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Characteristics of Lenses






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Characteristics of Lenses. Lens. Is a transparent object with at least one curved side that causes light to refract. Have 2 sides Either side could be plane, concave or convex.
Characteristics of Lenses

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Characteristics of lenses l.jpgSlide 1

Characteristics of Lenses

Slide2 l.jpgSlide 2

Lens

  • Is a transparent object with at least one curved side that causes light to refract.

  • Have 2 sides

  • Either side could be plane, concave or convex.

  • We group them into two: converging lenses (where the light rays come together at a common point) and diverging (when light rays spread apart)

Converging vs diverging l.jpgSlide 3

Converging vs Diverging

Converging lenses have one or two convex surfaces and are thicker in the centre than on the edges.

Diverging lenses have one or two concave surfaces and are thicker at the edges than at the centre.

Converging lenses l.jpgSlide 4

Converging Lenses

  • When rays enter a biconvex lens, they move from a fast medium to a slow medium and the rays will refract toward the normals.

  • This causes the rays to converge slightly.

  • When the light rays leave the second surface of the lens, they move from a slow medium to a fast medium and will refract away from the normals. Because of the direction of the normals at this surface, the rays continue to converge.

Converging rays l.jpgSlide 5

Converging Rays

Diverging lenses l.jpgSlide 6

Diverging Lenses

  • When you have a biconcave lens, the light rays refract at each surface of a biconcave lens.

You try it l.jpgSlide 7

You Try It!

  • Page 489 # 1-4

Focal point and length l.jpgSlide 8

Focal Point and Length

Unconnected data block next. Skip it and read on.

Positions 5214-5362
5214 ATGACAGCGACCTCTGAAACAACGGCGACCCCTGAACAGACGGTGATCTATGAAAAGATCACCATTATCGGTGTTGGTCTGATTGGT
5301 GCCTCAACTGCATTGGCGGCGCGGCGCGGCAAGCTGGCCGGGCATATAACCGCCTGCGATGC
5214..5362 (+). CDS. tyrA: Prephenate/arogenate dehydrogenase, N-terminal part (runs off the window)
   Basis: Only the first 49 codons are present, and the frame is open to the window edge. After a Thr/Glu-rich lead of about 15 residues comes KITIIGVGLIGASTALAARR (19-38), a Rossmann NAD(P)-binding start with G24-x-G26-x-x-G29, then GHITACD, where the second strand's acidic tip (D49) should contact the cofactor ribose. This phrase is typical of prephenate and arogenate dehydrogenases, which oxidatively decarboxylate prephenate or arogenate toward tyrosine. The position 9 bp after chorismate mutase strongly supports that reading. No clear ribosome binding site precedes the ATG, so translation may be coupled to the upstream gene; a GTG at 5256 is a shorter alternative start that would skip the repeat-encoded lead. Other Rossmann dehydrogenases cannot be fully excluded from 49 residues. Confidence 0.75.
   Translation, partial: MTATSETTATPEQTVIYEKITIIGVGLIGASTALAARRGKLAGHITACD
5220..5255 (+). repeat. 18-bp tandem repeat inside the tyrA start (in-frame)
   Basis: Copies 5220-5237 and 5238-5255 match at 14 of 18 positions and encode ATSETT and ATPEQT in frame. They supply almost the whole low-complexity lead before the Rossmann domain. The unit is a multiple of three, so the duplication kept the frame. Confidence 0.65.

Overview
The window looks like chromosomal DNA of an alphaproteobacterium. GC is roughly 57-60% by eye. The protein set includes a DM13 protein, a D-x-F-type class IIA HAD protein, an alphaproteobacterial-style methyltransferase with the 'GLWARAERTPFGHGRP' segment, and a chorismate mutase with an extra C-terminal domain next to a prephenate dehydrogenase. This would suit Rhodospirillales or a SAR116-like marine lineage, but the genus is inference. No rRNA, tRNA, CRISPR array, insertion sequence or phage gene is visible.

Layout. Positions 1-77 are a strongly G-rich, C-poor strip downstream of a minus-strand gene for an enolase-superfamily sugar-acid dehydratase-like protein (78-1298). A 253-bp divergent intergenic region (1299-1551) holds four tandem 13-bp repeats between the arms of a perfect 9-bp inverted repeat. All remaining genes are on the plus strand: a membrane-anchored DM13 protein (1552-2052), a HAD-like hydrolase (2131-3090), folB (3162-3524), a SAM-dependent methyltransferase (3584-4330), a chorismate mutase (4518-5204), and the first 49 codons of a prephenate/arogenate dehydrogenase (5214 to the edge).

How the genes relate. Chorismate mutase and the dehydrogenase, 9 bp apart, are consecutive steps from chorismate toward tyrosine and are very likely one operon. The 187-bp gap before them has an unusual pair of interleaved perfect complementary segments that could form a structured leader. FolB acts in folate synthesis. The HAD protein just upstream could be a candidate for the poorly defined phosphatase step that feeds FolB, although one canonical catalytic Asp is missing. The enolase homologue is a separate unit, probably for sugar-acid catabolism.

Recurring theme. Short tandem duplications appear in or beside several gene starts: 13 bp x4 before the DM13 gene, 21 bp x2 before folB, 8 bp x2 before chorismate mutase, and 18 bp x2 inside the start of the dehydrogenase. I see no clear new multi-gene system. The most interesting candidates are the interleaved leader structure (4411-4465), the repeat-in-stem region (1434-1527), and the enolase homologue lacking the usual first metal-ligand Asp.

• The principal axis of a lens is a straight line that passes through the centre of the lens, normal to both surfaces.

  • When rays that are parallel to the principal axis pass through a converging lens, the rays intersect at a point called the focal point.

  • In a diverging lens, you have to trace the diverged rays backward in order to see them intersect at a point called the virtual focus.

  • The two focal points are the same distance from the centre of the lens.

Slide9 l.jpgSlide 9

  • The position of the focal point for a lens depends on both the index of refraction of the lens material and the curvature.

  • Lenses with the same shape but higher index of refraction bend light rays more, making the focal point closer to the lens

  • Lenses with larger curvatures but the same index of refraction have the same effect.

Thick and thin lenses l.jpgSlide 10

Thick and Thin Lenses

  • Remember that spherical aberration happens when light rays from an object hit a curved mirror from the principal axis and fail to form a clear image point.

  • Lenses produce spherical aberration too, but only in thick lenses

Chromatic aberration l.jpgSlide 11

Chromatic Aberration

  • Rays that are farther away from the principal axis of a lens do not pass through the focal point.

  • The edges of lenses act as a prism, so they disperse light into colours.

You try it12 l.jpgSlide 12

You Try It!!

  • P. 493 # 1-5, 8.

Images formed by lenses l.jpgSlide 13

Images Formed by Lenses

Ray diagrams l.jpgSlide 14

Ray Diagrams

  • You can predict the location, orientation, size and type of the image using ray diagrams.

  • Once the focal point has been identified, three key rays chosen close to the principal axis can help locate the image.

Slide15 l.jpgSlide 15

  • The first ray that leaves an object parallel to the principal axis, will go through the focal point on the image side.